Graduates of the Last Decade, or GOLD alumni, are leaders, and contribute greatly to F&M's legacy. They are leaders, thinkers, and innovators at the beginning of their careers.
The Benjamin Franklin Society offers special opportunities for GOLD alumni to gain admittance to the society. Membership starts at $100 for each year post-graduation (see chart).
GOLD alumni receive the same benefits as other members of the society:
- The attention of a designated liaison
- Listing in the annual report of donors (view here)
- Special communications from the College
- Invitations to College events
Please consider joining the Benjamin Franklin Society with your gift today. You also have the option of breaking down your gift into monthly payments (see chart):
|Class of 2008||$84 per month|
|Class of 2009||$75 per month|
|Class of 2010||$67 per month|
|Class of 2011||$59 per month|
|Class of 2012||$50 per month|
|Class of 2013||$42 per month|
|Class of 2014||$34 per month|
|Class of 2015||$25 per month|
|Class of 2016||$17 per month|
|Class of 2017||$9 per month|
For more information about the Benjamin Franklin Society, please contact Associate Director of Annual Giving Greg Brown at email@example.com or 717-358-4272.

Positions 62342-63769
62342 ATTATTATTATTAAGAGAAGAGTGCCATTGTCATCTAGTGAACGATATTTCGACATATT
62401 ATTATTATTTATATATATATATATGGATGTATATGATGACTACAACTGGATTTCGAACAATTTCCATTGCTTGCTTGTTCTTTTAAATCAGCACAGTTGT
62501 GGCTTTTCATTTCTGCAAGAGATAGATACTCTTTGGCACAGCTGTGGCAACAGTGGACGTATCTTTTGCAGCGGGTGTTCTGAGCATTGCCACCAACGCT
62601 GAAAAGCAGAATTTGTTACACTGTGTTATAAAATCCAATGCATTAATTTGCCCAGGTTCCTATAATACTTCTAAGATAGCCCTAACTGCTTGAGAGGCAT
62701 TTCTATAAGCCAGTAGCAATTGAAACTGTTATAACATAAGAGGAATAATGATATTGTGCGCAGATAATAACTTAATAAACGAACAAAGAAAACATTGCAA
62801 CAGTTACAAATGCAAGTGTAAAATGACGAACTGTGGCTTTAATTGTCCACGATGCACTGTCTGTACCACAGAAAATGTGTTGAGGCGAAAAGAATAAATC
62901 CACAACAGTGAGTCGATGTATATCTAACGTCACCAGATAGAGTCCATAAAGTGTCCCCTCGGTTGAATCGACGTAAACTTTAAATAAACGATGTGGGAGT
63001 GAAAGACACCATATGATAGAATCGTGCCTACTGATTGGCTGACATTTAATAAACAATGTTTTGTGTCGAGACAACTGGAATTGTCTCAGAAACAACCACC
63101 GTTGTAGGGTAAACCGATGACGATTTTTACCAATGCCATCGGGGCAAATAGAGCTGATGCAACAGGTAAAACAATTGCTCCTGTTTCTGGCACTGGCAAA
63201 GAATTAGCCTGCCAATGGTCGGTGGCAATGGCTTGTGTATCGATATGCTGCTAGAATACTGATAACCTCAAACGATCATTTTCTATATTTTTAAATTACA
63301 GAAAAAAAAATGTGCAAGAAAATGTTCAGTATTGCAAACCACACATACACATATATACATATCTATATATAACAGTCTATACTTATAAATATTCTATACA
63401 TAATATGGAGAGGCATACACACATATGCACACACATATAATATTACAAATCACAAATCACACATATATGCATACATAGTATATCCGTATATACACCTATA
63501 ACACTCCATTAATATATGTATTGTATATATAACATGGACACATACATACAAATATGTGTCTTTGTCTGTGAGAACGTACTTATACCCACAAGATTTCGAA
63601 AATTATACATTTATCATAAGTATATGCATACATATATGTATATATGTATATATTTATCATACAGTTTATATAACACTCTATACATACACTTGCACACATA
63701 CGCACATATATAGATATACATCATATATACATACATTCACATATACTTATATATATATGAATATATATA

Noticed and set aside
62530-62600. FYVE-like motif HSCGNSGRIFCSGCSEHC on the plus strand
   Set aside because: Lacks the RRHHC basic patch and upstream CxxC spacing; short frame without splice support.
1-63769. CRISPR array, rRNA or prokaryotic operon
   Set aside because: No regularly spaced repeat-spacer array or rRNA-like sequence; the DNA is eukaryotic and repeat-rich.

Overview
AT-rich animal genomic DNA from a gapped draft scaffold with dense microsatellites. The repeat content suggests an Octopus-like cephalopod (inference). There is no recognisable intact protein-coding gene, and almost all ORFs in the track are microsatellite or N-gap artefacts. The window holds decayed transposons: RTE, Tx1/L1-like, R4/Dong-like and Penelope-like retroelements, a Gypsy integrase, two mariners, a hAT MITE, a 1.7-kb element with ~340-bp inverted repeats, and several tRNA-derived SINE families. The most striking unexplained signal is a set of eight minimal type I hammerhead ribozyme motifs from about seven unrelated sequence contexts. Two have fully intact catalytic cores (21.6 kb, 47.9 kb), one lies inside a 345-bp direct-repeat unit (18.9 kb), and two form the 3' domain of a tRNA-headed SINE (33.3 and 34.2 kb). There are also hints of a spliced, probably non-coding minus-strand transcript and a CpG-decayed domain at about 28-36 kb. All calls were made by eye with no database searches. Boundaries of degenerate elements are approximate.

The Junto Society was created to be a prime exemplar of some of the virtues and practices the faculty seeks to encourage among the student body: intellectual curiosity; informed, reasoned and civil discourse; and engagement with ideas outside the classroom.
The Junto Society is patterned after Benjamin Franklin's own organization of the same name. In his Autobiography, Franklin explained the operation of his Junto Society as follows:
"We met on Friday Evenings. The Rules I drew up requir'd that every Member in his Turn should produce one or more Queries on any Point of Morals, Politics or Natural Philosophy, to be discuss'd by the Company, and once in three Months produce and read an Essay of his own Writing on any Subject he pleased. Our debates were to be under the Direction of a President, and to be conducted in the sincere Spirit of Enquiry after Truth, without Fondness for Dispute, or Desire for Victory; and to prevent Warmth all Expressions of Positiveness in Opinion, or of direct Contradiction, were after some time made contraband and prohibited under small pecuniary Penalties" (Yale UP edition, pp.116-17).